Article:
Pharming Pioneer

From Minnesota Alumni Magazine Fall 2015

By Janice Arenofsky

Photo: Courtesy Biodesign Institute at Arizona State University

After Charles Arntzen (B.S. ’65, M.S. ‘67) developed ZMapp, the first effective pharmaceutical treatment for Ebola, the plant geneticist and founder of the Arizona State University Biodesign Institute was lauded as one of the world’s most creative scientists and the godfather of “pharming,” producing affordable drugs from plants.

But Arntzen credits “enthusiastic naïveté” for his success, and he has the paperweight to prove it: a desk accessory his wife bequeathed that bears the pithy assertion, “A true scientist never loses the faculty of amazement.” Arntzen says his commitment to curiosity and the outstanding mentorship he received from Minnesota faculty steered him to where he is today. “I changed my major four times,” he recalls. Fortunately, his horticulture professors, Albert Linck and William Cunningham, pointed him toward science specialization. “I understood that if you get the basic tools of science in college, you can apply it to something useful—maybe go out and save the world.”

Arntzen began doing just that in the ‘80s and ‘90s, first at DuPont and then Texas A&M. Hitching his agri-biotech know-how to the quixotic dream of producing low-cost medicine for developing countries, he started converting tobacco plants into antibody factories. In 1992 he genetically engineered the Hepatitis B antibody. He’s been making vaccines from plants ever since.

But in 2002, one year after 9/11, his idea really took off. The U.S. Army’s Operation Bioshield program awarded Arntzen a $3.7 million grant to develop defensive pharmaceutical strategies against bioterrorism, such as using Ebola as a weapon. That galvanized the drug industry and in 2005—two years after receiving an honorary doctorate from the University of Minnesota—Arntzen and his ASU team, working at breakneck speed, created the experimental drug ZMapp from synthetic antibodies. By the time the Ebola epidemic hit West Africa in 2014, ZMapp had been used in monkeys and was in Liberia for stability testing. “I did not anticipate anyone receiving this therapy for two to three years,” says Arntzen. But as it turned out, ZMapp was hurried to two grievously ill American missionaries—and they survived. “It’s not proven yet,” he says, ”but in my judgment, those people would have died,” Arntzen says.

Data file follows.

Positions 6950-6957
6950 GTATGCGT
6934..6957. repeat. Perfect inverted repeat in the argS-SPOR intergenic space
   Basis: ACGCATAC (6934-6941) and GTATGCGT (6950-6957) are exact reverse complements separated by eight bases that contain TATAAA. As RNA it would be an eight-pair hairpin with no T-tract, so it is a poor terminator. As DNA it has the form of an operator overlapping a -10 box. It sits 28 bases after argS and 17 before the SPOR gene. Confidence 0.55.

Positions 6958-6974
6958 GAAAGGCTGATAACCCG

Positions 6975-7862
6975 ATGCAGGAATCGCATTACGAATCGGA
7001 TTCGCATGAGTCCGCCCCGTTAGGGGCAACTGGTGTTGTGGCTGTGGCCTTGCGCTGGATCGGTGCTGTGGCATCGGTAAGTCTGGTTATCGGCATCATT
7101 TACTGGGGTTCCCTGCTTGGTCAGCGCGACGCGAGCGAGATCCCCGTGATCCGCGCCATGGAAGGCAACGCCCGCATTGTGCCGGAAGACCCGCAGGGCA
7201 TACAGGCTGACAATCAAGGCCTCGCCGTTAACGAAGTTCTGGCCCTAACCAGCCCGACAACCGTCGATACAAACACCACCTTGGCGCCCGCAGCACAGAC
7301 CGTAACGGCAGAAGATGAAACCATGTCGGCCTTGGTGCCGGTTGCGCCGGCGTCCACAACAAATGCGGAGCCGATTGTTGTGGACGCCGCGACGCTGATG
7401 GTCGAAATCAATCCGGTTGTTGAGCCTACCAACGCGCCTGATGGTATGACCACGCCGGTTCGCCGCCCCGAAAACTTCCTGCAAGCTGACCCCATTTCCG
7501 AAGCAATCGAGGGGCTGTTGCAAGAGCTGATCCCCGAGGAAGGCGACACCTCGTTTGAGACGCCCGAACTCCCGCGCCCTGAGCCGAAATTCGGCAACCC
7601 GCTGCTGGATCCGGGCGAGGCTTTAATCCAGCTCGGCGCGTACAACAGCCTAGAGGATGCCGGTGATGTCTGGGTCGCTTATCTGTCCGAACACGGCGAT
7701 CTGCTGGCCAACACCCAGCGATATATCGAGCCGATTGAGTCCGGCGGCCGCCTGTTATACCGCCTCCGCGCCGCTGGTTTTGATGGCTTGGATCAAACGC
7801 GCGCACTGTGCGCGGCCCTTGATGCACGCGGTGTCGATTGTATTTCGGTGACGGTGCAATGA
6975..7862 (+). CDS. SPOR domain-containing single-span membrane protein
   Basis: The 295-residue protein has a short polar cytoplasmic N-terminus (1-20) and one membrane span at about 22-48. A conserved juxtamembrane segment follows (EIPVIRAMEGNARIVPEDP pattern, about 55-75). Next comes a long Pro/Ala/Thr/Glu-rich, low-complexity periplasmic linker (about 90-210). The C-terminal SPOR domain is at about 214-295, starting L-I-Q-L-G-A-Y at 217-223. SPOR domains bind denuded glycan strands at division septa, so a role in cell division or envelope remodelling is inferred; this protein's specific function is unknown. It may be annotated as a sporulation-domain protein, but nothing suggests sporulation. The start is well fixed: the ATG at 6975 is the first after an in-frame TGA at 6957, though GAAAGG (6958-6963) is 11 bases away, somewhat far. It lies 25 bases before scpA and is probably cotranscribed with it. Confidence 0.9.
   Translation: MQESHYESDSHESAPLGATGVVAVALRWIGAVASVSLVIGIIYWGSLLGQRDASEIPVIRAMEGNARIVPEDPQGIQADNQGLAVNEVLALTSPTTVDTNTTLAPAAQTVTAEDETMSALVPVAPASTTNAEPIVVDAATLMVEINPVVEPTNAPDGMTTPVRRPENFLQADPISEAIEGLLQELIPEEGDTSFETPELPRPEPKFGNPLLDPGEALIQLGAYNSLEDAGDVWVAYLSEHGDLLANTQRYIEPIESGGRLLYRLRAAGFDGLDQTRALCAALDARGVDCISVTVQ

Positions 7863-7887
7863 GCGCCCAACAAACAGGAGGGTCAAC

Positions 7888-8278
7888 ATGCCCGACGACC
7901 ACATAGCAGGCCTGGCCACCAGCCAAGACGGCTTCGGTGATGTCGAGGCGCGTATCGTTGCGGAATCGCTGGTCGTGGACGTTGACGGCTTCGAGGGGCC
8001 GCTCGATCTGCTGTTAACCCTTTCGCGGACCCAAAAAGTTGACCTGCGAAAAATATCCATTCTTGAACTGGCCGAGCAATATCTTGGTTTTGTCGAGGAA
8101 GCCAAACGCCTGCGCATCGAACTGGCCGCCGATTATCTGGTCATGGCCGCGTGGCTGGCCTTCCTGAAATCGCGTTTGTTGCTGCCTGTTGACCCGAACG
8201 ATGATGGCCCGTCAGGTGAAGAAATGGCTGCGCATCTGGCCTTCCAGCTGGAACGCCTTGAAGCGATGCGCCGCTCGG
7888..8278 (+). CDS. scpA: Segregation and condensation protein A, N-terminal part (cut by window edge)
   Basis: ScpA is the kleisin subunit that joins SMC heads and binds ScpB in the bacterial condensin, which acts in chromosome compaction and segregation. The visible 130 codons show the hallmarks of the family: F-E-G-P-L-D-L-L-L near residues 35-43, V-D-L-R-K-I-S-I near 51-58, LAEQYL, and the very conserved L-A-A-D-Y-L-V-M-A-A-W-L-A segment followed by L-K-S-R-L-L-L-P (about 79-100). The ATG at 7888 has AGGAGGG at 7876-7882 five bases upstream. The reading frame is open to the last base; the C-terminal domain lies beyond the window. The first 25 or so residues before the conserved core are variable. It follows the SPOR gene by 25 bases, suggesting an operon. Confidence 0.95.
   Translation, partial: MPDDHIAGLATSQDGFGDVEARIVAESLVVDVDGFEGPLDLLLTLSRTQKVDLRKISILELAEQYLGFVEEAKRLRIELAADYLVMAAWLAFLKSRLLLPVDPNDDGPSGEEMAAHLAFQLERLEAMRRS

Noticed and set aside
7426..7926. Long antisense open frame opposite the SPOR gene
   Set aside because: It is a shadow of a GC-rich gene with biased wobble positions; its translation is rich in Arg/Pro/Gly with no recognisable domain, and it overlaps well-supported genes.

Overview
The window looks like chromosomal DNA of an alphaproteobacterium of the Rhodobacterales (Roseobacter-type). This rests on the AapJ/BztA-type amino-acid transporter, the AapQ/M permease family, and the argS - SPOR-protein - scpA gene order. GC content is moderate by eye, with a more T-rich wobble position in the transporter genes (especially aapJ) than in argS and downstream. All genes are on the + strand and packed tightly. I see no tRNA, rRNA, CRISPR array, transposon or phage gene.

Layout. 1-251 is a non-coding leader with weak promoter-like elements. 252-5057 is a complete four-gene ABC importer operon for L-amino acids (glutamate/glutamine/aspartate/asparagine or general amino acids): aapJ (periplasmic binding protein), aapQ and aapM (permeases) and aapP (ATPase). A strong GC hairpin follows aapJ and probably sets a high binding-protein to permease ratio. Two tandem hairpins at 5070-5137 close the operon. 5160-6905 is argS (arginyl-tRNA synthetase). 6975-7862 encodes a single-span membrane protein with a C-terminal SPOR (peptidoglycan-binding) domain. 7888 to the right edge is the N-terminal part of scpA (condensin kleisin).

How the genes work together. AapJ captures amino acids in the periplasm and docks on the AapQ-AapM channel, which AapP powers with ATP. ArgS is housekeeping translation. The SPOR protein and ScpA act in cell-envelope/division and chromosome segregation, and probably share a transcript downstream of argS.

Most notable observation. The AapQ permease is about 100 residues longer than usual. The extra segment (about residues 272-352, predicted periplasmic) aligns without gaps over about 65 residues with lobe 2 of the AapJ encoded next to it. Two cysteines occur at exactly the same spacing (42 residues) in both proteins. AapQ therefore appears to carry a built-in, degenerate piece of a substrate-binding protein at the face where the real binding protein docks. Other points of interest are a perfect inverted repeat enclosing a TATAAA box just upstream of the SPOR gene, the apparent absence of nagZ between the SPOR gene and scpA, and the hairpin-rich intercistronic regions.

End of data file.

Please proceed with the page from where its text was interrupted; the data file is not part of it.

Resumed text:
ZMapp is now undergoing human clinical trials bolstered by a $50 million bulk manufacturing contract from the federal government. Arntzen calls this “one of the most satisfying times of my career,” but he’s not stopping. Though semiretired, he intends to develop at least one more plant-derived drug in the next five years: a vaccine for enteric disease, a severe gastrointestinal infection that kills approximately 550,000 young children in developing countries each year.

“I have the cumulative knowledge to do something useful,” Arntzen says in his understated way. “Our current drugs are totally unavailable to 85 percent of the world’s people, and we can dramatically change that through pharming. That’s really cool.”



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